This profound piece of art grabbed our hearts when we visited San Francisco (Scott's parents) in January. The artist took actual pieces of an African-American Baptist church that had been destroyed by arson, and depicted them rising in a resurrection. The charcoaled scraps of wood are themselves extremely material, tangible, and hopelessly damaged. Yet the installation gives them both an austere beauty earned by their destruction, and an earth-defying anti-gravity upward-rising trajectory. The actual effects of evil, the aftermath of hate, are being transformed before our eyes as they resurrect in a glimpse of a Kingdom-among-us dimension.
Today, on Good Friday, I find myself thinking about this exhibit. Evil at our fingertips, and in our hearts, every day. Yesterday on rounds as we progressed around the Newborn Unit, starting with our 630-gram 25-week premature boy who almost certainly cannot survive and then moving on from sickest to most stable, we came to a moderately-sized preemie who was under the blue lights for jaundice. The intern started presenting her data as I turned off the blue, to evaluate her jaundice, and I noticed her color was rather sallow. So I started to examine her, only to realize she was dead. We did CPR for a short time, but this baby was stiff, with the wide pupils of a brain long gone. It seems in the morning the nurses had noticed her abdomen very distended, and stopped her feeds, but no one on our team knew, and by the time we realized we should have changed her antibiotics when the jaundice started, it was too late. In February I had 27 deaths in 28 days. Death is horrible, and ugly, and depressing. Poverty plagues this area. HIV/AIDS affects numerous children on our service. The wages and living conditions of women who work long hours on the flower farms are far from just. The passive-aggressive attitudes of some of the health workers drag us down. Scott's dad's brain injuries grieve us. My own compulsion to correct, fight, criticize, form an opinion rather than listen with compassion, gets me in trouble. I feel sorry for ourselves too quickly. In short, this world is a mess, evil burning through our attempts at worship in a thousand ways less obvious than a burned church.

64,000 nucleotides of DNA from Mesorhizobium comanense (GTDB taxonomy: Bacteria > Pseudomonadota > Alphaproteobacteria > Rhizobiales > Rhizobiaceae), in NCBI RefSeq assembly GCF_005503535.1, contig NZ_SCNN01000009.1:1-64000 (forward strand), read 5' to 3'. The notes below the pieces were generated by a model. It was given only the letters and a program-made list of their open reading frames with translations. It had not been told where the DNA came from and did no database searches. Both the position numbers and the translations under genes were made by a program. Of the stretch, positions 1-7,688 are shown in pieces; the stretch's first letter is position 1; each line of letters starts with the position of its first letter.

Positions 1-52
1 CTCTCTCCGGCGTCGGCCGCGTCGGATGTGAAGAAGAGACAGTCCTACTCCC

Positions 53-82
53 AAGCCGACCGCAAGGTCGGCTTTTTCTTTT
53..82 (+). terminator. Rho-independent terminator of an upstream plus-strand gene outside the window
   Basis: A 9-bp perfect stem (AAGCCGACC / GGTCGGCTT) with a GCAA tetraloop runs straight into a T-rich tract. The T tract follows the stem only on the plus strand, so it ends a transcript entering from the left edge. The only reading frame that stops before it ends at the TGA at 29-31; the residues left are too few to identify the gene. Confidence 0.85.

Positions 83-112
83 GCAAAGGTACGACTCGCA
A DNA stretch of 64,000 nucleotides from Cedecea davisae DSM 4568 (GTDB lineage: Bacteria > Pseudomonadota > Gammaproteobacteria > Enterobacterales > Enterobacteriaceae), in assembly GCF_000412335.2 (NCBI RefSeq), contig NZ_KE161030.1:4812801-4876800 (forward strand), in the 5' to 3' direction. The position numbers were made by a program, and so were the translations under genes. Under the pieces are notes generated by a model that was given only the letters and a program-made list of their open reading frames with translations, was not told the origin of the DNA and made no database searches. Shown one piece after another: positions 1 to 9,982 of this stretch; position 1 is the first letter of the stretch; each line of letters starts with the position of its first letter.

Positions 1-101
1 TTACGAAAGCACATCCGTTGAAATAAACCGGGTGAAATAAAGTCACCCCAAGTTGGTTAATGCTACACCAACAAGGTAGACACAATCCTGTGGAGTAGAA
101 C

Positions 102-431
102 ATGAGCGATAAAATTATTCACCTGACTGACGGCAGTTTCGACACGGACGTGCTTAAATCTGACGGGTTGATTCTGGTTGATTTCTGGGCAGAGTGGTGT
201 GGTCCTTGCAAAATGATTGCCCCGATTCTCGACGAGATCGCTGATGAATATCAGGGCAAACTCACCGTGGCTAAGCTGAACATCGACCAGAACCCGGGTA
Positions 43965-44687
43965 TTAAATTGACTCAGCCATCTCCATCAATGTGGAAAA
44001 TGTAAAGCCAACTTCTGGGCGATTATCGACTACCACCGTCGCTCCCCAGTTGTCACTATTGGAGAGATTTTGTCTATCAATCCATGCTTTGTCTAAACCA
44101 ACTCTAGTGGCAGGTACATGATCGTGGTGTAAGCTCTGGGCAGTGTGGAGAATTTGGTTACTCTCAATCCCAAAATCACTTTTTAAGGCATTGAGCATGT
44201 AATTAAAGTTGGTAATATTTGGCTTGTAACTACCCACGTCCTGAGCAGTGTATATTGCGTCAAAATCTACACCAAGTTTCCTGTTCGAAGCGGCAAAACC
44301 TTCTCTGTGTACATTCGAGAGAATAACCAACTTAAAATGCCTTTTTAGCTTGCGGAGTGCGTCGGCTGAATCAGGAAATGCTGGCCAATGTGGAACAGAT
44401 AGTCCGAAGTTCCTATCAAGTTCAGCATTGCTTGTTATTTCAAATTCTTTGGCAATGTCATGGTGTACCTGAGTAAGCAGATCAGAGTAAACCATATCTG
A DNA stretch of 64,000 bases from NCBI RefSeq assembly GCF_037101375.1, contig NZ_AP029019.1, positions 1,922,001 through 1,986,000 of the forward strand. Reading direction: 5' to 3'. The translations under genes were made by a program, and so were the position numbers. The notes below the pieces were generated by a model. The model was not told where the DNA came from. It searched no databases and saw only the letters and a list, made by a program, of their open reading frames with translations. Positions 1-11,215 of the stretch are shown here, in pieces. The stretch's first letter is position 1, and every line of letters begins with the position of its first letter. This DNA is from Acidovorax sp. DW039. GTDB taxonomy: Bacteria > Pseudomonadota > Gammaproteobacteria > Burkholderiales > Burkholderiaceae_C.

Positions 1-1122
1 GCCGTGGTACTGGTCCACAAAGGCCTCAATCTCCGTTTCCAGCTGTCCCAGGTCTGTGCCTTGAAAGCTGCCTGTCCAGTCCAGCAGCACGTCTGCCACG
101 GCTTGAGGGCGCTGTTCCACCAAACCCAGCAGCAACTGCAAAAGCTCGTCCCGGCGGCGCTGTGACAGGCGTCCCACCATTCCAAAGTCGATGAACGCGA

It is only with a eyes-open view of reality that Good Friday comes into focus. The suffering servant, Isaiah says, had no form, comeliness, or beauty that we should be attracted to him. He was a man of sorrows, acquainted with all the depths of grief, hate, destruction that humans devise. Like the church above, he was attacked and violently destroyed.
But in the moment of that dissolution, a profound shift takes place in the universe. The Friday of the cross becomes good, because an actual power goes out like a drop of blood and water whose ripple affects the entire space-time continuum in all directions. This year, the truth has jumped out from the page, that the cross isn't just a legal execution that tallies and account paid, so that we are somehow judged free in spite of all the mess we are actually in. Rather the cross is the fulcrum of a reversal of all that is wrong, an actual cleansing, and actual change in us and in the world. The pieces of the burned church rise up to become a cathedral of God.